Behavior Change
Canadian Municipalities Struggling with Costs of Contamination, Markets for Recyclables

The world’s first curbside recycling program started where I live. Ontario, Canada’s Blue Box program made its official debut in the City of Kitchener in 1981 and became a blueprint for recycling programs in more than 150 countries around the world. Many Canadians don’t realize recycling “started” here in the Great White North, and unfortunately, many also don’t know what can go in their blue boxes these days.

Put simply, we are recycling wrong and it’s costing our municipalities millions. And now that China has restricted its intake of foreign waste, our municipalities are also struggling to find markets for our recyclables.

Non-recyclable content that makes its way to recycling centers is called contamination, and as more packaging and products are made with mixed materials, confusion among consumers and costs for municipalities are growing. What can be processed by recycling facilities also varies by municipality. Black plastic, for example, cannot be properly identified and sorted at many local plants.

“[A black plastic coffee cup lid] looks like recycling, feels like recycling, it’s actually marked as recycling,” Jim McKay, general manager of waste management services for the City of Toronto, told CBC News. “[In Toronto,] It’s not.”

As a result, contamination rates vary widely across the country. The eastern-most provincial capital of St. John’s, NL has an admirably low rate of 3%, in part aided by its relatively small population (just over 200,000 people live in its greater metropolitan area). St. John’s does not accept common contaminants such as glass, Styrofoam, and plastic bags, and requires its residents to separate paper, cardboard and containers in their curbside recycling. While these restrictions contribute to its low contamination rate, they also mean that only about 60 percent of households participate, apartment dwellers must request to participate, and about a third of households still put out five bags of garbage every week.

On the opposite coast, Vancouver, BC, where Sustainable Brands will host a conference in June, also boasts a low contamination rate of 4.6%. As in St. John’s, residents must sort paper, cardboard, and containers in their curbside bins, but Vancouver also accepts glass if in its own bin, and plastic bags and Styrofoam if they are returned to a depot for recycling.

Unfortunately, other large cities are performing much more poorly. Toronto, ON and Edmonton, AB, the country’s 1st and 5th most populous cities respectively, have contamination rates around 25%. These cities – and many others across the country – collect all recyclables together in the same bin or bag. Such “single-stream” programs amplify the problem by allowing contaminants to damage other materials as they move through the system. The nation’s capital of Ottawa, ON is an exception, where despite a single-stream program, its contamination rate is only 5%.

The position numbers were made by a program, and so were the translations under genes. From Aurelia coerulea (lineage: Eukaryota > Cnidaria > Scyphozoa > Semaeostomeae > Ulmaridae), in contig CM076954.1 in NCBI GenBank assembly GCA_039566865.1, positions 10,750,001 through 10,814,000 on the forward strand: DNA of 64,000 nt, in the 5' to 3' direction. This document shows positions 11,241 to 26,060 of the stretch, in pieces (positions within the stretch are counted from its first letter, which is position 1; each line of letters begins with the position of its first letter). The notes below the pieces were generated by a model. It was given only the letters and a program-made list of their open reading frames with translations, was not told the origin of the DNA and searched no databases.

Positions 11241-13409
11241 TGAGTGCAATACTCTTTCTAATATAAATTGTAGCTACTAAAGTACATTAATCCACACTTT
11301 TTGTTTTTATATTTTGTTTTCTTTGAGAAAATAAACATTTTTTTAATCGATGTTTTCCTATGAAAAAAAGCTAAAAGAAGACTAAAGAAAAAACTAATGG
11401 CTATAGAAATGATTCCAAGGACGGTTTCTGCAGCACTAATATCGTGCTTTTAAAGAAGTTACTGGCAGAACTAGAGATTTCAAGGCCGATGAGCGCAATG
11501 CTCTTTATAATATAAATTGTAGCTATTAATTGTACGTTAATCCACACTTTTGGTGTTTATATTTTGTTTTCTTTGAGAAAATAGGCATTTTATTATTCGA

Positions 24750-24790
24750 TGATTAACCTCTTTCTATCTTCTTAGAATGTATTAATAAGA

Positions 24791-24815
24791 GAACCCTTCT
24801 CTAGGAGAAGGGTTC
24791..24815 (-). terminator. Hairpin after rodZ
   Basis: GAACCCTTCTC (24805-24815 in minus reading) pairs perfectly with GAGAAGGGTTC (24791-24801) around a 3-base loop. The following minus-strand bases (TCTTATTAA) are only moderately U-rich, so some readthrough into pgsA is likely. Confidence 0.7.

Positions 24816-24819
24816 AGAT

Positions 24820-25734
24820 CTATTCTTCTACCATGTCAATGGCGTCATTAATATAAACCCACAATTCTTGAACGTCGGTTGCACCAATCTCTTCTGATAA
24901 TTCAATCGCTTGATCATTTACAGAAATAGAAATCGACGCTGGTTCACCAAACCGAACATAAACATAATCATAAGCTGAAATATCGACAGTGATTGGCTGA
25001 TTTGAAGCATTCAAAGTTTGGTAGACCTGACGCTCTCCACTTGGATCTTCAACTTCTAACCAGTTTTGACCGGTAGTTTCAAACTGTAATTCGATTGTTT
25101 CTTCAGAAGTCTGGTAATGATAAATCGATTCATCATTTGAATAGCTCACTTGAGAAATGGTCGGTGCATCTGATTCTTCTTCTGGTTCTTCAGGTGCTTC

Lower contamination rates help keep costs down and allow municipalities to sell their recyclables for higher prices. Some municipalities also have to pay additional fees under their contracts with waste management companies if their contamination rates get too high. Under Toronto’s contract with Canada Fibers, for example, the city will need to pay an extra $5 million charge if its average contamination rate reaches 27%. McKay estimated that each percentage point decrease in contamination could lower recycling costs in Toronto by $600,000 to $1 million per year.

Some North American material is still being sent to emerging markets in Asia, but the prices are lower than they were with Chinese facilities.

Other municipalities are struggling to find markets at all. Tonnes of plastics have been accumulating in stockpiles across the country since Chinese companies stopped accepting foreign recycling materials last year. In some cases, material has degraded and has had to be sent to landfills since it could no longer be recycled. In the province of Nova Scotia, where it is illegal to dump plastics in a landfill, counties must obtain special permits for this, or ship them to landfills elsewhere. Cities which have secured deals with processing facilities are keeping their markets a secret for fear that they will be outbid and once again stuck with recyclables that cannot be processed in most facilities in Canada, such as film plastics.

Municipalities are anticipating investments in recycling infrastructure to increase their own capacity for processing materials, in addition to consumer education campaigns. Many already have online resources that allow residents to look up how to dispose of specific materials at the local level. Various levels of government are also working with companies and NGOs to reduce waste through initiatives such as the Circular Economy Innovation Lab (CEIL) and National Zero Waste Council (NZWC).

Canadians are invited to join the conversation through the CBC’s Reduce, Reuse and Rethink Facebook group.

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